Take on Experimental Music in its Current Form: Experimental music is a bit of a puzzle to me today. Here in the greater Los Angeles area, experimental music is popping up everywhere. I have to say that a majority of it is just kids messing around and wanting to get up on stage so they can feel like they are doing something worthwhile. Many times its very apparent that little to no effort was put into their experiments. I guess when you enjoy such an obscure artform, you get the feeling sometimes that many people “Just dont get it. ” I often feel that way. There are many many young noise bands in Los Angeles right now, and I don't particularly find much worth in a continuous wall of static... but someone like Tim Hecker can use static as a tool with which to sculpt his sonic landscape, and therein lies the difference for me. It's not the tools, but how you use them. You have to look very very hard to find the true gems in experimental music nowadays, because many people are swayed by the popular opinion that anyone can pick up a looper and some effects pedals and make art... and since art is subjective, we also need to be mindful that it is all art at the end of the day, and criticize very carefully.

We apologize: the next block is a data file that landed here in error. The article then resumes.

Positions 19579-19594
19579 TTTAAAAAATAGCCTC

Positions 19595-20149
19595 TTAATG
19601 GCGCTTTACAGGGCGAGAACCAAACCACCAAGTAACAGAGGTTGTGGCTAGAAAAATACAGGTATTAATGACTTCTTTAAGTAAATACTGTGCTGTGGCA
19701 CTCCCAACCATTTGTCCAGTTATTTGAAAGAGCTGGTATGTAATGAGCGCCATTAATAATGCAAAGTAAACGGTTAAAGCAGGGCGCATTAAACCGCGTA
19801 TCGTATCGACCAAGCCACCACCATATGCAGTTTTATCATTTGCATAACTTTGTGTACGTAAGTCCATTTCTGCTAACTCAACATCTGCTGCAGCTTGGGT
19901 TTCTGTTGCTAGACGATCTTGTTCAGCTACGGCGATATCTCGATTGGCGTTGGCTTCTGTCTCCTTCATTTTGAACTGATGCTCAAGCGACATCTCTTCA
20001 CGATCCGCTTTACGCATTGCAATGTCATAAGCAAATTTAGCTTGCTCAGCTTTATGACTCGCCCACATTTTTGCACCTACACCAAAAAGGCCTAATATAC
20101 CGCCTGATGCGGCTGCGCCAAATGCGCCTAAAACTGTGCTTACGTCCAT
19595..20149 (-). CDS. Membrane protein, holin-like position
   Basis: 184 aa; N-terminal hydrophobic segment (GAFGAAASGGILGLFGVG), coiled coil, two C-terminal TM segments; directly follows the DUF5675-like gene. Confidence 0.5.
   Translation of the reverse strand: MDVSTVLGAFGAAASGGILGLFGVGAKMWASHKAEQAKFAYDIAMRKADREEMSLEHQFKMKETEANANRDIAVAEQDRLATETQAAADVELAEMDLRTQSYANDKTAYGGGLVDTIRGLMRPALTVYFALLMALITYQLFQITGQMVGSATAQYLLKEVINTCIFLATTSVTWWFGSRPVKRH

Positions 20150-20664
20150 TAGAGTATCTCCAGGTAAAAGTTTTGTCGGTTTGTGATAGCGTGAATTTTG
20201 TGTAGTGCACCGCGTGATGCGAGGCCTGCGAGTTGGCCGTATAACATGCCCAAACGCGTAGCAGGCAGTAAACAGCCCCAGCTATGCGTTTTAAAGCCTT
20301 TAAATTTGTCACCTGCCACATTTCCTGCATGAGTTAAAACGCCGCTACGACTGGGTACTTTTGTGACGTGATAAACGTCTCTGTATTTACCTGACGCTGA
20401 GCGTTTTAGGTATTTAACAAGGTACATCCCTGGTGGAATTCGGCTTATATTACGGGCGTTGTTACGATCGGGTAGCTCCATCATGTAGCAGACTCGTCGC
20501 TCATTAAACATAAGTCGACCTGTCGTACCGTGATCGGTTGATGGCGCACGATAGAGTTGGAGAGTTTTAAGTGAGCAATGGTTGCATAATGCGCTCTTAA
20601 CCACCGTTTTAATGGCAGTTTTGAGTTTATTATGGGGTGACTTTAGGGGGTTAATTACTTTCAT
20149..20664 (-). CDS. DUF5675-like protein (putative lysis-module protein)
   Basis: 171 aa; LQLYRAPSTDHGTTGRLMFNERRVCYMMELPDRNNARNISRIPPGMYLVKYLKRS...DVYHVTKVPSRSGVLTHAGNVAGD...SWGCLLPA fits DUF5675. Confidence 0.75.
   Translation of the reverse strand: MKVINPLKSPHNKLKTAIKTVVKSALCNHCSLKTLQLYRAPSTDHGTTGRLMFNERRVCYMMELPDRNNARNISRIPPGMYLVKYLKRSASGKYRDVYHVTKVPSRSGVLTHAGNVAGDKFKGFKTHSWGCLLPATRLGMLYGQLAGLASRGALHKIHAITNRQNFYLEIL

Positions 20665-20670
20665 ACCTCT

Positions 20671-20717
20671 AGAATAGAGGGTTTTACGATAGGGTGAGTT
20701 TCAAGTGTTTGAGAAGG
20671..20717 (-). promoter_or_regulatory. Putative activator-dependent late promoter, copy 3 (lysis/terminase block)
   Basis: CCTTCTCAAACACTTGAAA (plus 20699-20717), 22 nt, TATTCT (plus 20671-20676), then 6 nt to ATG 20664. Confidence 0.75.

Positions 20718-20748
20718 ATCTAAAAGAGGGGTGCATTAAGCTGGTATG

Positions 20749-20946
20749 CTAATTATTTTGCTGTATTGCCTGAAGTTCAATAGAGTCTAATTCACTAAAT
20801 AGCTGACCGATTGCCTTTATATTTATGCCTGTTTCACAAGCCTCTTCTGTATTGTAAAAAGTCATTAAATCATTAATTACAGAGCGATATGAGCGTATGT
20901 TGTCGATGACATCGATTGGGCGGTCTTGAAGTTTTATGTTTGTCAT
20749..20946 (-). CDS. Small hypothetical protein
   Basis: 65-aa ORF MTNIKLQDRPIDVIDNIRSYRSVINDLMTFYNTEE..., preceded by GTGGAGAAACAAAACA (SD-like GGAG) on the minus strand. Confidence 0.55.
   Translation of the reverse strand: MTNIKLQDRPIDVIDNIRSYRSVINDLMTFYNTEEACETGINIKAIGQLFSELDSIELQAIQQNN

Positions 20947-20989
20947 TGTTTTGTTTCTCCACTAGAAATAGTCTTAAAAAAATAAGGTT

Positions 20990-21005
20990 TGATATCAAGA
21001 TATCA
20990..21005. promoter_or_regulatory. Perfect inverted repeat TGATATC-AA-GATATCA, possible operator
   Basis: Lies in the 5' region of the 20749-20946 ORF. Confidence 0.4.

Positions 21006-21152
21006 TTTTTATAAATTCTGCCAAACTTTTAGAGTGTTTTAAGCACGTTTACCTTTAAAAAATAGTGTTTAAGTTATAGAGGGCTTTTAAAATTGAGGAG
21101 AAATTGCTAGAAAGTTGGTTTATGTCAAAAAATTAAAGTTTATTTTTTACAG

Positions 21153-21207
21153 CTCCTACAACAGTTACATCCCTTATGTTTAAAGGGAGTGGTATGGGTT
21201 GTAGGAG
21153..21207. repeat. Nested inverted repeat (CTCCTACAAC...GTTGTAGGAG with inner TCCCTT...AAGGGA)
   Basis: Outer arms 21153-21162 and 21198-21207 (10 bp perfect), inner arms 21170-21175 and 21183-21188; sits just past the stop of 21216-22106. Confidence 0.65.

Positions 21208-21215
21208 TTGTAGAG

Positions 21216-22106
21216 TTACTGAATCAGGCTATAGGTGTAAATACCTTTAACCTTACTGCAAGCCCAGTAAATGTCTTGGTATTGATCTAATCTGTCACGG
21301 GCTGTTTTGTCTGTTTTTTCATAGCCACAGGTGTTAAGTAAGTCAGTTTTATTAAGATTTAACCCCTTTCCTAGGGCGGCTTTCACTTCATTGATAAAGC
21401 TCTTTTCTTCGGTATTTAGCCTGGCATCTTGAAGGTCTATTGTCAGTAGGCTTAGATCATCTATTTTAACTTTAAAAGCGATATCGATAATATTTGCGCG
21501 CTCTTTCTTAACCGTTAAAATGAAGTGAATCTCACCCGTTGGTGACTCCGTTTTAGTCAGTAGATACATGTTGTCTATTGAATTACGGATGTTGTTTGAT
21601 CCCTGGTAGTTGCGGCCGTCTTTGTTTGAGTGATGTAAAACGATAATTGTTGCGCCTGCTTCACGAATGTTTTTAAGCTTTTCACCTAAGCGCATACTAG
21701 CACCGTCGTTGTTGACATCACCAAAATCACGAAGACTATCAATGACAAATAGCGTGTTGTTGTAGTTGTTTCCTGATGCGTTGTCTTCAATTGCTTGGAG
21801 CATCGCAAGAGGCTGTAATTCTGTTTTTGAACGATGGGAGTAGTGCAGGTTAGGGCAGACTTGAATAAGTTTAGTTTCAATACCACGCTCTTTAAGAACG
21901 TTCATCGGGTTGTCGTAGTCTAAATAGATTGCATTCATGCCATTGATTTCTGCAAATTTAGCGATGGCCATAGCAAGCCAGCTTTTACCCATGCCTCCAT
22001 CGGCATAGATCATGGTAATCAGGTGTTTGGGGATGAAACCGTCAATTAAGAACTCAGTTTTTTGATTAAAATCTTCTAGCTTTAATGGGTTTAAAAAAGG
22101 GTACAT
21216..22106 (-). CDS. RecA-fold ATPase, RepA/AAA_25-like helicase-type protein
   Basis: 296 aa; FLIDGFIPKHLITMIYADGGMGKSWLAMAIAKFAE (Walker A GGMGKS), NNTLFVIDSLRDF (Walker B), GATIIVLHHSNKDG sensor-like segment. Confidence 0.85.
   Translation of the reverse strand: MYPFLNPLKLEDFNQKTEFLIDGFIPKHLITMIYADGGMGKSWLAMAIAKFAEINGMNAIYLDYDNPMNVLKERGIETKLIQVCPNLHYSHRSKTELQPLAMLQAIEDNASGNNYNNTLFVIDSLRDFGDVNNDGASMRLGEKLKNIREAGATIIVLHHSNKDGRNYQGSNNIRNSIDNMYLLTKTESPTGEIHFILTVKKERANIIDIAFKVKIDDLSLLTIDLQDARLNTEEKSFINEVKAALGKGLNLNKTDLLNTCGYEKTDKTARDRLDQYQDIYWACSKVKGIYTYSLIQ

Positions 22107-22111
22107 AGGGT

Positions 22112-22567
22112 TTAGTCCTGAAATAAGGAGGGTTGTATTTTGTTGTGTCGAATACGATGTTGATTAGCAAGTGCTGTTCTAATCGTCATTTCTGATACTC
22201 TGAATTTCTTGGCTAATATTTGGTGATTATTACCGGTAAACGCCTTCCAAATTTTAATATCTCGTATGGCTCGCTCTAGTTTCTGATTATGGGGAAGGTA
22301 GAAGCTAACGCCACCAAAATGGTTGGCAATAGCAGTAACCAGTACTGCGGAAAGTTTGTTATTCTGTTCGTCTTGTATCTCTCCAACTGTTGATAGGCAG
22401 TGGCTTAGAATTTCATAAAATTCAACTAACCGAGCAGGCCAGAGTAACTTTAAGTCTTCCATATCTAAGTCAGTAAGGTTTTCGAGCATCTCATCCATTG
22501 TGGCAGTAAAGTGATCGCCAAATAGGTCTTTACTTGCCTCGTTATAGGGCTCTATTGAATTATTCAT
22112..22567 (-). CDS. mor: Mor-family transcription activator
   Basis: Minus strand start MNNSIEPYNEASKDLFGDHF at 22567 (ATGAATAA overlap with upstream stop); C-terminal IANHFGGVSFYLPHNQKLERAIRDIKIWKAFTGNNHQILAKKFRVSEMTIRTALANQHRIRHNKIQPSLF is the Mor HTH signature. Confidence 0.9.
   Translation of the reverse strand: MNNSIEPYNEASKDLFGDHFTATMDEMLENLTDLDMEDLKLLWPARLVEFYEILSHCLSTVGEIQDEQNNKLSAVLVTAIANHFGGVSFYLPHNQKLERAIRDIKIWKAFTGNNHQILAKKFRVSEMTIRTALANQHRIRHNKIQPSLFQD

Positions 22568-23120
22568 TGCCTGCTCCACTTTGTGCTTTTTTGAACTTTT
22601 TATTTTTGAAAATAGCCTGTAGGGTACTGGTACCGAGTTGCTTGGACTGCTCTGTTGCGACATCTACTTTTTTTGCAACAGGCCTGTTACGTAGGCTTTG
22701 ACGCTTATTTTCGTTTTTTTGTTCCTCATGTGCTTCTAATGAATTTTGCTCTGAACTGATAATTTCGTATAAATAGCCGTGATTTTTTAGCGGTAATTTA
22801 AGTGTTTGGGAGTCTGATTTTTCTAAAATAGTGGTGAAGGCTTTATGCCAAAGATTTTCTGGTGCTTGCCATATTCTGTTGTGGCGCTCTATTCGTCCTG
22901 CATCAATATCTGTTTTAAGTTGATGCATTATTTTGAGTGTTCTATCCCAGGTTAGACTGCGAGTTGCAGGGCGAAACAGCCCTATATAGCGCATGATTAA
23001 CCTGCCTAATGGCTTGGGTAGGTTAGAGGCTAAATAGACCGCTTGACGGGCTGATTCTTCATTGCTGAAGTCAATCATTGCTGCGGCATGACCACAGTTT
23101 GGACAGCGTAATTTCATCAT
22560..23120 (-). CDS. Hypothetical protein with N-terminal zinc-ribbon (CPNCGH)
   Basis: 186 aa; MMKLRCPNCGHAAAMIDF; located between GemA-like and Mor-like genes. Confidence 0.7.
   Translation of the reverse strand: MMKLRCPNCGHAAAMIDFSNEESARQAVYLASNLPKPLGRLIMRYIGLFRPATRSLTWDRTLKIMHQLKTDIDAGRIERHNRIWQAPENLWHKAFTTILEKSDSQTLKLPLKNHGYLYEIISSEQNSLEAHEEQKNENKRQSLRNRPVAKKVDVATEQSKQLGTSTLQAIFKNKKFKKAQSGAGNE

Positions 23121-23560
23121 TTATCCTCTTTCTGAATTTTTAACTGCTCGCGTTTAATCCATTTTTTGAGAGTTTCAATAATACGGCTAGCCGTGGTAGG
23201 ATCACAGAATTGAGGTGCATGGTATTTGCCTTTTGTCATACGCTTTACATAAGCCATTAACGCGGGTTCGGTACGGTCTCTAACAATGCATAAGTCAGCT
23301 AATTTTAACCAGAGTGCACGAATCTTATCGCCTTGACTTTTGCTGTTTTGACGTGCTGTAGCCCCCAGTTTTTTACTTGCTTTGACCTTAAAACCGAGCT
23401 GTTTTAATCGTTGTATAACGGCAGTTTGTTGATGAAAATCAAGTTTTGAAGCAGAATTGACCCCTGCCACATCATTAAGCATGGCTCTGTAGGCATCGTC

I find myself pidgeon-holed often by people who assume that Sleeping Me is an attempt to make shoegaze or post rock music because of the tools that I use... and it leads to criticism that is unfounded. I am attempting to make minimalist compositions with guitars, using similiar textures as the aforementioned genres. People often tell me that the music “doesn't go far enough ” or is “too subtle ” ...when the fact is that all these things are intended, based on the genre that I am trying to represent. Experimental music is infinite based on the number of variables we have today, and we have to have an open mind when listening. It can become very tedious to walk into a show and hear musician after musician banging on a single drum and playing childrens' toys for unique sounds, but you never know who is going to get up on stage next and what they have to offer. It is a wonderful experience when you hear someone, and you “just get it ” ... and I think that is the wonderful thing about experimental music. It is not a competition, it is a connection between people... and the basis for that connection is often intangible and incommunicable. It's not about being louder, faster, more technical, or more popular. It's just about saying what you have to say.
Currently Promoting / Latest release: I just released my album Cradlesongs with Hidden Shoal Recordings on June 26th, which is a collection of compositions that are fairly bittersweet and cover the spectrum from soft and subtle to more plodding and epic.